If you’ve been even loosely following things for the past couple of years, the notion that the Indians will trade star shortstop Francisco Lindor this offseason should come as no surprise. Still, it’s nevertheless of some note to see USA Today’s Bob Nightengale tweet that Cleveland has informed other clubs of their intent to trade Lindor before Opening Day.
This is hardly the first such indication of the concept. We’ve discussed the possibility here at MLBTR numerous times in the past couple years — most recently two weeks ago when Connor Byrne ran through potential offseason trade partners who could take on Lindor for his final year of club control before free agency next year. The Athletic’s Zack Meisel also took a look at the possible market for Lindor last week, consulting with his colleagues who cover many prospective trade partners for the Indians.
The eventual trade of Lindor will serve as the inevitable culmination of a saga that began two years ago when, asked about the possibility of a Lindor extension, Indians owner Paul Dolan ominously told fans to simply “enjoy him.” Cleveland has long been a low-payroll organization, though the club ramped up payroll after its 2016 World Series run, even signing Edwin Encarnacion to a three-year, $60MM contract that winter.
Since that time — particularly over the past two offseasons — it’s been a steady march to reduce spending and return payroll to normal levels. Encarnacion was traded two years into that deal, while All-Star outfielder Michael Brantley was allowed to leave as a free agent without the club risking a qualifying offer. Cleveland has traded Trevor Bauer, Corey Kluber and Mike Clevinger as well and neglected to spend to address a lackluster outfield group in the post-Brantley era, instead focusing on hopeful bargain-bin additions.
All of those payroll-paring efforts came prior to the onset of the Covid-19 pandemic that left all 30 MLB clubs without gate revenue for the 2020 season. The Indians themselves raised one of the most substantial red flags regarding the economic turmoil throughout the game when they placed All-Star closer Brad Hand on waivers in an effort to avoid paying a $1MM buyout on a $10MM club option they did not intend to exercise. To the Indians’ credit, the negative framing of that move here at MLBTR was proven to be a bit misplaced when Hand went unclaimed and Cleveland was forced to pay the buyout anyhow.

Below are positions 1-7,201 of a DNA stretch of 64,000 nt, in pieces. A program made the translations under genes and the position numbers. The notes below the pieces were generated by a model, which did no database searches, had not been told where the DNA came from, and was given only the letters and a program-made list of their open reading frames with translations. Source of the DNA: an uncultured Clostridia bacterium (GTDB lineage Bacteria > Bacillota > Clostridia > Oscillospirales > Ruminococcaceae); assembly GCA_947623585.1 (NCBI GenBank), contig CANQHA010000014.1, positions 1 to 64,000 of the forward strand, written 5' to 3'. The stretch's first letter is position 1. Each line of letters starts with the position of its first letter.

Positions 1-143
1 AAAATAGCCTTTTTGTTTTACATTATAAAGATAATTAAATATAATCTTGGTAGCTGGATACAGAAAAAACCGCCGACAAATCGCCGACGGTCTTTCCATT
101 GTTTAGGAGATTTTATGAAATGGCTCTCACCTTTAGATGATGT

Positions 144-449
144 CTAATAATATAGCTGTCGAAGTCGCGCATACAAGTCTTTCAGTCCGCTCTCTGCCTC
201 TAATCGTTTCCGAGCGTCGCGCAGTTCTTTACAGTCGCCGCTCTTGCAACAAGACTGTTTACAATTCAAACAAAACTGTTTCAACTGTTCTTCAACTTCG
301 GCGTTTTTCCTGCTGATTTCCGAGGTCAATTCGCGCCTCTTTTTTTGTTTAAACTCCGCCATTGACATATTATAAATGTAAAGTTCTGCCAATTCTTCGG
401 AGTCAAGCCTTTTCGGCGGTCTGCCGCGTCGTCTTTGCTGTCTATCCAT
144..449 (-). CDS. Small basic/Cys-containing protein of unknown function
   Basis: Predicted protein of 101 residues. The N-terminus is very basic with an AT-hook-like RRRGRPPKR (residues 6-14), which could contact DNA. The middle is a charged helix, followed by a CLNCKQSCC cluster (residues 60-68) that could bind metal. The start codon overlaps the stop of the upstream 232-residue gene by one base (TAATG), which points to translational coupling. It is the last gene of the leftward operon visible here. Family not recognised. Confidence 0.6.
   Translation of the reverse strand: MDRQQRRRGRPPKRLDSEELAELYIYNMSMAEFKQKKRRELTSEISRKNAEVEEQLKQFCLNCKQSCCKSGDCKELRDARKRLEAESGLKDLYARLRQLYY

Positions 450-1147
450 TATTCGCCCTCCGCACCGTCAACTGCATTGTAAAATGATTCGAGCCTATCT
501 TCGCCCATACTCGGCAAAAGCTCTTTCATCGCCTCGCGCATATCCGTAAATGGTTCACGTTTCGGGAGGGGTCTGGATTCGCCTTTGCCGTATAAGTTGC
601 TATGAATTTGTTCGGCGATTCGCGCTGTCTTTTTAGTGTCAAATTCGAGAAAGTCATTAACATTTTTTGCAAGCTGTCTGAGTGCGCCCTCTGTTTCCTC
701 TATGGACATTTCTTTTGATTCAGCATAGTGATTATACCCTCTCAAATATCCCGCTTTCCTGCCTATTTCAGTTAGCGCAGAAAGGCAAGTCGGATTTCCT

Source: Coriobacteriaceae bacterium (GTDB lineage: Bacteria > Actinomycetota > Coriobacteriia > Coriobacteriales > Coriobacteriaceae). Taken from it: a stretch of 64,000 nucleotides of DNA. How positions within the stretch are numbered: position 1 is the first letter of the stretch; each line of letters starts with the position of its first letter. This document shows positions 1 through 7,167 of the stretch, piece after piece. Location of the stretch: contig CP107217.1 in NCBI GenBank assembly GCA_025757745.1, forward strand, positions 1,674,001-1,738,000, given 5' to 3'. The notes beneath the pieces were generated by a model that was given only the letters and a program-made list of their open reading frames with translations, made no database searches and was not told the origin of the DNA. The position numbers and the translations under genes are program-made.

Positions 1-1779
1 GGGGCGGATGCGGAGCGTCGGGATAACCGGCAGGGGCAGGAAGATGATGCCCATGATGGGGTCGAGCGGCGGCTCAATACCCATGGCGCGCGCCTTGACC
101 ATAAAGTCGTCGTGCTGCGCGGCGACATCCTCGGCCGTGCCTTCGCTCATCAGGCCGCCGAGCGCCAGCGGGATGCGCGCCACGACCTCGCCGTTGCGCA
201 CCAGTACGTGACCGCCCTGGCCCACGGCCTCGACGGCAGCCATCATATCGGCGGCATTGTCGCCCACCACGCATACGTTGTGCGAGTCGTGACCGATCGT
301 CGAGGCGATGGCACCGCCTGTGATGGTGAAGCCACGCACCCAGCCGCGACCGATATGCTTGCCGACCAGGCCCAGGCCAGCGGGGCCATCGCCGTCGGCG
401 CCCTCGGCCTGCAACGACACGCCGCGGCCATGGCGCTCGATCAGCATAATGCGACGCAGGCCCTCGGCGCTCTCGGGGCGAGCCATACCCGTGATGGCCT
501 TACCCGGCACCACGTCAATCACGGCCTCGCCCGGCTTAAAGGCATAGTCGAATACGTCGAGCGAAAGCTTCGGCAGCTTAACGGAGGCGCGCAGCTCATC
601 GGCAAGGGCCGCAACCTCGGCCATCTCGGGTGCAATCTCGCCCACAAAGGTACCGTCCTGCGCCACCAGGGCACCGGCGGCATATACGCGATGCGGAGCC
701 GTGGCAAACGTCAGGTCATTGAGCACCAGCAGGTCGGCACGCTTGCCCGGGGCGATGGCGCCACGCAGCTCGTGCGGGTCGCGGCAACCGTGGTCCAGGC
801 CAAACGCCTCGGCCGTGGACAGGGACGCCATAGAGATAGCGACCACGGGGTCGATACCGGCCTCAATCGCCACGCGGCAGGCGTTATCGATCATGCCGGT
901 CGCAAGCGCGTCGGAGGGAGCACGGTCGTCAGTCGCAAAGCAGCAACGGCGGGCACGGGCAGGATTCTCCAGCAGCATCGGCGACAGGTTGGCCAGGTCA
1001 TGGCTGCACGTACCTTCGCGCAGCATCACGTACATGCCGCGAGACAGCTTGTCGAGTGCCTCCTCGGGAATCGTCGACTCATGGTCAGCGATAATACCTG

That said, the decision not to retain Hand, coupled with all of the team’s recent market dealings, paints a clear picture of an organization that feels it necessary to further slash payroll — even at a time when the roster possesses enough talent to contend in the American League Central.
Jason Martinez of Roster Resource/FanGraphs projects that the Indians will have a roughly $72MM payroll for the 2021 season, but that figure includes the $19.5MM salary which MLBTR contributor Matt Swartz projects Lindor to earn. Trading Lindor and potentially non-tendering some members of their arbitration class would put the Indians down into the $50MM range, pending any smaller-scale offseason additions.
It’s worth noting, of course, that Lindor’s trade value is likely at an all-time low. Beyond the fact that he has merely one year of club control remaining, he’s also coming off a poor season at a time when many rival clubs will simply balk at taking on a near-$20MM salary.
Lindor, 27 next week, turned in a pedestrian .258/.335/.415 slash (100 wRC+) with eight homers and six steals in this year’s shortened slate of games. It’s only a sample of 266 plate appearances, and Lindor registered a combined .278/.342/.514 output (121 wRC+) in the 2017-19 seasons combined, playing all-world defense at shortstop and averaging 34 homers and 21 steals per year along the way.
That track record should still fuel demand for his services, but with the benefit of hindsight, many fans will suggest the Indians waited a year too long to move him, given the inevitable nature of his trade candidacy. In addition to Dolan’s “enjoy him” line, it’s crucial to add that Lindor turned down an extension offer reported to be in the neighborhood of $100MM prior to the 2017 season, when he had just over a year of Major League service time. A long-term union between the two sides has never been seen as likely, and the primary question now is one of where — not whether — he’ll be traded.
Lindor himself has acknowledged the possibility of being traded this winter while simultaneously rejecting the notion that the team “can’t afford” to sign him. Asked by Meisel on Oct. 1 if Cleveland should be able to meet his asking price on a contract, Lindor replied: “Of course. It’s a billion-dollar team. Of course.”
Asked later in the interview about his expectations for the game’s economy over the next year in the wake of 2020 revenue losses, Lindor rhetorically answered: “Did you see MLB just signed a $3 billion contract?” The contract referenced by Lindor is the reported seven-year, $3.7 billion deal with Turner Sports to continue broadcasting half of the postseason’s games. Back in 2018, MLB also agreed to a seven-year, $5.1 billion rights deal with FOX for the World Series and the other half of postseason media rights in that same 2022-28 span.